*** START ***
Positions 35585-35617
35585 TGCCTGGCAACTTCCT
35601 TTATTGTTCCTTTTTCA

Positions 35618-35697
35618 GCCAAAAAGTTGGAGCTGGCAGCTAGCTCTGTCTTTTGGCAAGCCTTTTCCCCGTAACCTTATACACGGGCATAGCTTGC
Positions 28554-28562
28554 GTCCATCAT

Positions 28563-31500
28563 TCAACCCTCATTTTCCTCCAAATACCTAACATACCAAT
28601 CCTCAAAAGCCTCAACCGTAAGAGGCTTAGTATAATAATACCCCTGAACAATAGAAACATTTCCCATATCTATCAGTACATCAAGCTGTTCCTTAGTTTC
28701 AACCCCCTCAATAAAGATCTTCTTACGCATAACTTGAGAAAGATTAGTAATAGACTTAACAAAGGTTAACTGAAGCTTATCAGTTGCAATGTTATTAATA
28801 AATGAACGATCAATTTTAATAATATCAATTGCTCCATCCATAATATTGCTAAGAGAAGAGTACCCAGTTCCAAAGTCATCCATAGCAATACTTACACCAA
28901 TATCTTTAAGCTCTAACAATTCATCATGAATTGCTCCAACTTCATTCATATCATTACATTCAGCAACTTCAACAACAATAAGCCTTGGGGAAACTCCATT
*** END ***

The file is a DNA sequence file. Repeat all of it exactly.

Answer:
Positions 35585-35617
35585 TGCCTGGCAACTTCCT
35601 TTATTGTTCCTTTTTCA

Positions 35618-35697
35618 GCCAAAAAGTTGGAGCTGGCAGCTAGCTCTGTCTTTTGGCAAGCCTTTTCCCCGTAACCTTATACACGGGCATAGCTTGC
Positions 28554-28562
28554 GTCCATCAT

Positions 28563-31500
28563 TCAACCCTCATTTTCCTCCAAATACCTAACATACCAAT
28601 CCTCAAAAGCCTCAACCGTAAGAGGCTTAGTATAATAATACCCCTGAACAATAGAAACATTTCCCATATCTATCAGTACATCAAGCTGTTCCTTAGTTTC
28701 AACCCCCTCAATAAAGATCTTCTTACGCATAACTTGAGAAAGATTAGTAATAGACTTAACAAAGGTTAACTGAAGCTTATCAGTTGCAATGTTATTAATA
28801 AATGAACGATCAATTTTAATAATATCAATTGCTCCATCCATAATATTGCTAAGAGAAGAGTACCCAGTTCCAAAGTCATCCATAGCAATACTTACACCAA
28901 TATCTTTAAGCTCTAACAATTCATCATGAATTGCTCCAACTTCATTCATATCATTACATTCAGCAACTTCAACAACAATAAGCCTTGGGGAAACTCCATT